Everyone has problems. Everyone! You may think it’s just you but we all have stuff go wrong or in ways we don’t like. I do. Recently I had to move my websites to a different server and it messed on up for reasons no one could figure out for a while. My email was down for a day when the guy who transferred it emailed me the new stuff I had to put in to retrieve it, but that email didn’t arrive since my email wasn’t working! It was a weekend and he was out and didn’t get my phone messages till he got home at night. Needless to say, I went a little crazy.
It got to me at first and I lamented to some people. But, I caught myself quickly and when I got aggravated, I affirmed that everything would work out fine. I stopped whining about it to friends and began making my own calls to tech support instead of waiting for others to do it for me. That got me my info to get my email instead of prolonging the aggravation by complaining about it.
Jim Rohn said, “To solve any problem, there are three questions to ask yourself: First, what could I do? Second, what could I read? And third, whom could I ask?”
I did that and asked, which got my email working and made me feel better than complaining did. Too often we get so immersed in our emotions about a problem that we lose time, energy and perspective that could be used to find solutions. That makes you feel more helpless than you are. Norman Vincent Peale said, “Stand up to your obstacles and do something about them. You will find that they haven’t half the strength you think they have.” It’s so true!
Focusing on negatives caused by the problem makes them feel bigger, especially if they become bigger if you don’t do anything. Stress and frustration have a way of magnifying how you see them, which causes more stress and frustration. Stopping to think about what you can do to alleviate the problem puts your energy in a positive direction, and feels a lot better since doing that puts you more in control instead of feeling helpless. Ask:
• Who can I call to ask for help?
• What one action can I take to start getting a resolution?
• Where can I find information that can help my situation?
• And if there’s nothing you can do: How can I let go and move on?
Norman Vincent Peale said, “Every problem has in it the seeds of its own solution. If you don’t have any problems, you don’t get any seeds…”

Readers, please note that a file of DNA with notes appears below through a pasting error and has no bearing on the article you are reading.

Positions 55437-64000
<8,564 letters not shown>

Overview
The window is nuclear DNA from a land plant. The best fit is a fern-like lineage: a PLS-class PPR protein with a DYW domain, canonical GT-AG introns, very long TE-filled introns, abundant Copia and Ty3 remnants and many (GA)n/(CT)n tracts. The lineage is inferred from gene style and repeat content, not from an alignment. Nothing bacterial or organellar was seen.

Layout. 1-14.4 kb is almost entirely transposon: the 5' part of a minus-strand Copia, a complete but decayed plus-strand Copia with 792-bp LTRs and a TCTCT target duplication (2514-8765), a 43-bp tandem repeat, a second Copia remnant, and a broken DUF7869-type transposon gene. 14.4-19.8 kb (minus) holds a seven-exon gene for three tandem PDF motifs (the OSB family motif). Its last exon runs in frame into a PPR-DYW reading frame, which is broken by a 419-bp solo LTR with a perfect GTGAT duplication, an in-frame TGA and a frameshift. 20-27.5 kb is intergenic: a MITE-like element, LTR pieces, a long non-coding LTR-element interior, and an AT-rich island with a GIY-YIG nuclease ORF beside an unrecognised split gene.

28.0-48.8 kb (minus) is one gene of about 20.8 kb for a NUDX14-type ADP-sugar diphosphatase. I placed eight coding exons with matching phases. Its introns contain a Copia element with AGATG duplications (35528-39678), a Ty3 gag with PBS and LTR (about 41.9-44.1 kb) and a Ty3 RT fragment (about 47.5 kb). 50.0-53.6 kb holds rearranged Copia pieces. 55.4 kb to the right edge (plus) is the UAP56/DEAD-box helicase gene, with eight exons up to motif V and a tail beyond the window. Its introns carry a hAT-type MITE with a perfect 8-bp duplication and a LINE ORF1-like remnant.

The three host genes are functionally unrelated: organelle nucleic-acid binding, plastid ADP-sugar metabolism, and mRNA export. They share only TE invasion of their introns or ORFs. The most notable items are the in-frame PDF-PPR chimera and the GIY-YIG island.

Seeds teach us how to handle situations. And they open us up to new directions to try. Lamenting does nothing but make you feel bad. I know, because I used to be a first class lamenter. Something went wrong and I’d roll it around in my head, whine about it to anyone who’d listen, and work myself up to a very negative state. And I felt like I was being punished for not being good enough. It prevented me from solving problems quickly and kept me in a bad mood. When I left DoorMativille and began to love myself, I realized that lamenting is very unloving.
So as an act of self-love, I became more conscious of my response to problems. Now I make a conscious effort to take a spiritual approach to problems, trusting that they’ll work out fine so I don’t need to worry. I think more clearly and take more actions. When I handled my email problem by calling tech myself, I felt so empowered! It’s made life so much better. I no longer take problems personally since I love myself enough to know I deserve everything good I attract.
Pay attention to how you handle problems. Try to stay positive and use the tips I provided in my post, Staying Positive When Things Get Negative. Love yourself enough to not go to a dark place when life isn’t going the way you want. Life gets better when you change your response to problems!
Take the self-love challenge and get my book, How Do I Love Me? Let Me Count the Ways for free at http://howdoiloveme.com. And you can post your loving acts HERE to reinforce your intention to love yourself. Read my 31 Days of Self-Love Posts HERE.
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